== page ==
SOUTH AFRICA — South Africa’s biggest pharmaceutical manufacturer, Aspen Pharmacare, has closed its multi-currency, syndicated term loan and revolving credit facilities agreement totaling US1.31 bn (R22.4bn), to refinance its syndicated loan facilities from 2018.

The facilities were structured across Euros (EUR), South African Rand (ZAR), and Australian Dollar (AUD) term and revolving credit facilities, with tenors of three to four years and additional extension options available.

A total of eighteen lenders committed to the facilities from across the United States of America, Europe, Africa, Australia, and Asia, comprising existing core relationship banks according to the company’s press release.

All facilities were consolidated into a single facility agreement, with all the eighteen lenders ranking pari-passu.

Following primary syndication, the transaction was significantly oversubscribed thereby providing substantial scale-back to the lenders.

We are very pleased with the outcome of this syndication, particularly noting the current global risk-off sentiment. It is encouraging to see that all invited lenders have supported the transaction, which is a testament to their confidence in the Aspen Group,” group CEO Stephen Saad said in a brief statement.

In another notable milestone, Aspen recently concluded a 10-year collaboration agreement with Serum Institute of India Pvt Ltd to manufacture and make available four Aspen-branded vaccines for Africa.

Under the Agreement, Aspen SA Operations secured a license to the enabling know-how from the Serum Institute and there is a good faith undertaking between the Parties to discuss the expansion of the Agreement to include new products or new versions of the Products.

In addition to the Agreement, Aspen also anticipates receiving grant funding from the Bill & Melinda Gates Foundation (“the Gates Foundation”) and the Coalition for Epidemic Preparedness Innovations (“CEPI”).

The funding will be channeled to support African regional manufacturing capacity for the affordable supply of vaccines to, among others, African countries and Gavi/UNICEF, as well as contributing to pandemic preparedness through rights to a share of Aspen’s vaccine manufacturing capacity over a period of ten years.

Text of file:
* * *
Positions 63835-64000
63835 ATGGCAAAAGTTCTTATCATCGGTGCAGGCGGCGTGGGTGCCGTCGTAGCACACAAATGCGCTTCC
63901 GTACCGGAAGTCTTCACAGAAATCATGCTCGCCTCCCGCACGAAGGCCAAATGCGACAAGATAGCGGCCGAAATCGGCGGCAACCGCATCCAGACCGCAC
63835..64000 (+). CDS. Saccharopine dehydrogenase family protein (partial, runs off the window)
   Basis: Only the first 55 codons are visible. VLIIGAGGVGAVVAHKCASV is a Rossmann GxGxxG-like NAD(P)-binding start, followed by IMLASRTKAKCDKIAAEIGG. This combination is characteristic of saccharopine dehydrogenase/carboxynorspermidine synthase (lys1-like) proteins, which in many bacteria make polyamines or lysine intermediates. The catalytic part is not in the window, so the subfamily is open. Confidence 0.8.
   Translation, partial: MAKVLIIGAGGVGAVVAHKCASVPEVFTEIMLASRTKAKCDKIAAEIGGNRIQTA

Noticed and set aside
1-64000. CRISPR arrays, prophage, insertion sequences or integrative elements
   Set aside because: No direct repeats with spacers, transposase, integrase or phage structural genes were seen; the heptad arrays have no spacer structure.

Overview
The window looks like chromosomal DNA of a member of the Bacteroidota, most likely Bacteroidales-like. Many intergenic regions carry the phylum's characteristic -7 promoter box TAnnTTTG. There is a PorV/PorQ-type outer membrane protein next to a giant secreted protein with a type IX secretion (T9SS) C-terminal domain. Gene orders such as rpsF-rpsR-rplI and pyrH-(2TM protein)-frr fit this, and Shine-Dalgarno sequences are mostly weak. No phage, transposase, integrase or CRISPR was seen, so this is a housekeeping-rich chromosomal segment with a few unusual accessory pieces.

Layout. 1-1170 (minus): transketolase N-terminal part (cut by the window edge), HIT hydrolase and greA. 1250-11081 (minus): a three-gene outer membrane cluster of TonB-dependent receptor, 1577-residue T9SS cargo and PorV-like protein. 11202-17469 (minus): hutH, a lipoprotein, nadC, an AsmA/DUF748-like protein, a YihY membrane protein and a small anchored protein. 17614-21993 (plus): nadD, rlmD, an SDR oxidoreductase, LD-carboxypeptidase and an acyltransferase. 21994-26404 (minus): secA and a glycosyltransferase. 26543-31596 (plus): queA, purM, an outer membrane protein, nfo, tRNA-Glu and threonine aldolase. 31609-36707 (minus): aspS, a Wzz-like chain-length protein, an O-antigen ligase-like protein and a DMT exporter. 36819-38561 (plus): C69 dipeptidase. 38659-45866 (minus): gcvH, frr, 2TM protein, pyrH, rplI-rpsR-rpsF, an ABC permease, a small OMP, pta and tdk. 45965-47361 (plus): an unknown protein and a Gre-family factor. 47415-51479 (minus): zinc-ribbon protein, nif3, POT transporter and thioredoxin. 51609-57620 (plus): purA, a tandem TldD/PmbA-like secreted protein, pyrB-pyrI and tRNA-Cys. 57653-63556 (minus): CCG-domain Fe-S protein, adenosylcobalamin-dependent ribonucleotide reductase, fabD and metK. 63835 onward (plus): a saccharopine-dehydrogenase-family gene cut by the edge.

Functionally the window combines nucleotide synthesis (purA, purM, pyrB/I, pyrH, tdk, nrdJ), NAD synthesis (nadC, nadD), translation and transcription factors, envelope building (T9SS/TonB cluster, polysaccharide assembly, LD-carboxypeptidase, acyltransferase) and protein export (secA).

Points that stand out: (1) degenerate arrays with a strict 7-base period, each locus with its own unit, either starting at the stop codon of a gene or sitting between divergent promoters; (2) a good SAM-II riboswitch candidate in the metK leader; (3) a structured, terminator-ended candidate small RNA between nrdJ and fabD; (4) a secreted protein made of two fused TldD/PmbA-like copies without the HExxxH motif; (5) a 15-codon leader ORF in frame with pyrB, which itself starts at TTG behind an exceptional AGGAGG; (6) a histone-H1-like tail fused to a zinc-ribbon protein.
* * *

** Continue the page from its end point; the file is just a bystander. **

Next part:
A group of global financial institutions led by the World Bank’s International Finance Corporation (IFC) partnered with Aspen at the height of COVID-19 pandemic to facilitate an increase in vaccine manufacturing know-how in Africa.

The deal was designed to refinance existing Aspen debt and strengthen the company’s balance sheet, supporting Aspen’s operations including production of vaccines, and other therapies, in African and emerging markets.

The hype of its impact has dwindled as international support for localized vaccine production fails to secure any vaccine orders, threatening to undermine efforts to build a homegrown vaccine industry on the continent.

Popular mRNA vaccine manufacturers have recently experienced a drop in demand, resulting in costly inventory write-offs. Now, Aspen Pharmacare is also experiencing a significant slowdown.

According to the Africa Centres for Disease Control and Prevention (CDC), only one-fifth of adults in Africa are fully immunized against COVID-19.

It falls far short of the goal of vaccinating at least 70% of its adult population, or approximately 800 million people.

The public African vaccines market is currently worth US$1.3Bn (vs US$25Bn for African pharmaceutical sales) and represents approximately 4% of global public market value but up to 25% of global public volumes.

The market could reach approximately US$2.3 billion and US$5.4 billion by 2030 as a result of increased access, demographics, pricing, transitioning from Gavi, and emerging vaccine products and technologies.

Currently, GAVI/UNICEF supply division plays a significant role in the African vaccines landscape providing secure long-term contracts for the market volume.

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